This returns a reference to the editor object for the current preferences file. Now, I need a value to put into the preferences. To make it a little bit easier to work with my user interface, I've added a class to this project called UIHelper. You can find it in the Util subpackage. This class has methods to manipulate and get values from various user interface elements, including textViews, edit text, and check boxes. I'm going to be using the displayText and getText methods in this exercise.
I'll go back to my MainActivity class and down to my setPreference method, and I'll expand to full screen. And I'll create a new string variable called prefValue, and I'll get that value by calling UIHelper.getText. I'll pass in this as the current activity and then the resource ID of the user interface element from which I want to get the text. That will be R.i.d.editText1.
That's the I.D. of the editText object in my current layout. So now I have a value, and I'll add it to my preferences by calling the editor object and one of its put methods. The editor object has these six put methods. You can add a Boolean value, a numeric value as a float integer or long, or a string. Or if you want to save multiple strings as a set, you call putStringSet. I'll add a single string value by calling putString. I'll set the key to the USERNAME constant that I defined at the top of the class, and I'll pass in the prefValue as the preference value.
I could now add more preferences, but I don't have any more for this exercise, so I have only one more critical step, and that's to commit my changes. I'll call editor.commit and that saves the values to persistent storage. I'll also give the user some visual feedback. Once again, I'll call my UIHelper class, and this time I'll display some text. I'll pass in this as the activity, R.i. d.textView1 as the ID of the textView object, and then a literal string of Preference saved.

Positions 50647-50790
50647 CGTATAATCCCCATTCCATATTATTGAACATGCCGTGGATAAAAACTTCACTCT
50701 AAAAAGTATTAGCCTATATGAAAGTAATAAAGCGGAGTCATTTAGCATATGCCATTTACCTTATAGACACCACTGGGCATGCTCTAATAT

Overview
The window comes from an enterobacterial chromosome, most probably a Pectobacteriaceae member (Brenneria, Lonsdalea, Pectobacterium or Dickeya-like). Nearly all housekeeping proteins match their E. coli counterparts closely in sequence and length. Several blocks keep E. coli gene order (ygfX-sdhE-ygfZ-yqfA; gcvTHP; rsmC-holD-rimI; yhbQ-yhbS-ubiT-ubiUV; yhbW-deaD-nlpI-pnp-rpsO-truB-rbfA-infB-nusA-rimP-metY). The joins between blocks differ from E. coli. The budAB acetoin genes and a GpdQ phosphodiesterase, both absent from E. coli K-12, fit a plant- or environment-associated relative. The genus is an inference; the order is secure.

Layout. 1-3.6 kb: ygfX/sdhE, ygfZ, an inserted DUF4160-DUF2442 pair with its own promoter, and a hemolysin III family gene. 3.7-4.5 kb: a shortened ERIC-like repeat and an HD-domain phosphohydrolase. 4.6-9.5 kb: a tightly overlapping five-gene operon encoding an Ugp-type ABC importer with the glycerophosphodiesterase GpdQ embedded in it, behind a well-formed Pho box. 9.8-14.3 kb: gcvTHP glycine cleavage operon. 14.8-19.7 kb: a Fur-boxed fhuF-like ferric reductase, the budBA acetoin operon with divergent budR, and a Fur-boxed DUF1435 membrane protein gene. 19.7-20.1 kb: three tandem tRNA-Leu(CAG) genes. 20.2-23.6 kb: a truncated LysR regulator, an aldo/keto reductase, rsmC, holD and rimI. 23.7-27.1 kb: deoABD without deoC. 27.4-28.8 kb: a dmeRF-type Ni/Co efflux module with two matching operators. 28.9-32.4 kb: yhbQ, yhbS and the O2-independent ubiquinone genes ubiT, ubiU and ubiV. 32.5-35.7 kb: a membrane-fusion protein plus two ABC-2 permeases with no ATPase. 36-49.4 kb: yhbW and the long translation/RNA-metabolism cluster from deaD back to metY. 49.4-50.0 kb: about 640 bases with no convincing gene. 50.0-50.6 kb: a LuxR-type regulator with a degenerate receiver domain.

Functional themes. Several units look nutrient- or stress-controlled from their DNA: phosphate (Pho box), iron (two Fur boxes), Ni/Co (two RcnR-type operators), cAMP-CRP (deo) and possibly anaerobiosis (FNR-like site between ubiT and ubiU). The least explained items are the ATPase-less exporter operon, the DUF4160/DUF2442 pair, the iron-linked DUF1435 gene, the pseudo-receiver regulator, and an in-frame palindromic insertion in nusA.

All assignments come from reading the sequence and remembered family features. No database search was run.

I'll save those changes, and now I'll run the application in the emulator by pressing my keyboard shortcut. That's Command+Shift+F11 on Mac. When the application comes to the screen, I'll type in my name as the preference value and I'll click Set preferences. And I see the feedback that the preference was saved. But now, I'll add code to retrieve and display the preference value. I'll go back to the main activity class, and now I'll add code to the refreshDisplay method.
I'll declare a string variable that I'll call prefValue, and I'll get its value by calling a method of my settings object. I'll call settings.get. Just as with the put methods of the editor object, there are versions of the get method for each supported data type, plus one called getAll that returns all of the values in the current object as a map object. I'll call getString, and I'll pass in my USERNAME constant as the key, and then I'm asked for a default value.
I'll type a literal of Not found, and if there is no preference with this key, that's the value that I'll get back. Now, to display the value once again, I'll use my UIHelper class. This time I'll use displayText, and I'll pass in this as the activity, R.i.d.textView1 as the ID of the textView object, and then prefValue as the value I want to display. I'll save and run the application again and when it refereshes, I'll click Show preferences without setting the value again.
This demonstrates that the value has been saved to persistent storage. It will persist between launches of the application and even after a device has been powered down and then powered back up again. At a later point, if I want to restore to a blank slate--that is, delete all of my personal data--I can go to the Home screen, then from there to the application list, I can click on the application icon, and drag it up to App info.
Once the emulator has finished calculating the amount of data that's been used, I can click Clear data and all of the application's data will be completely deleted. I can then go back to the application and run it again, and when I click on Show preferences, I get Not found. I'll type in my name and click Set preferences, I'll leave the activity, I'll start it up again, I'll click Show preferences, and show that once again the value has been saved persistently.
So, that's all the code you need to work with preferences using pure Java. Again, you determine whether preferences are local to the activity or shared with the entire application by which method you call-- GetPreferences or GetSharedPreferences--and from that point forward, the code is exactly the same to get and retrieve values to use in your application.
There are currently no FAQs about Android SDK: Local Data Storage.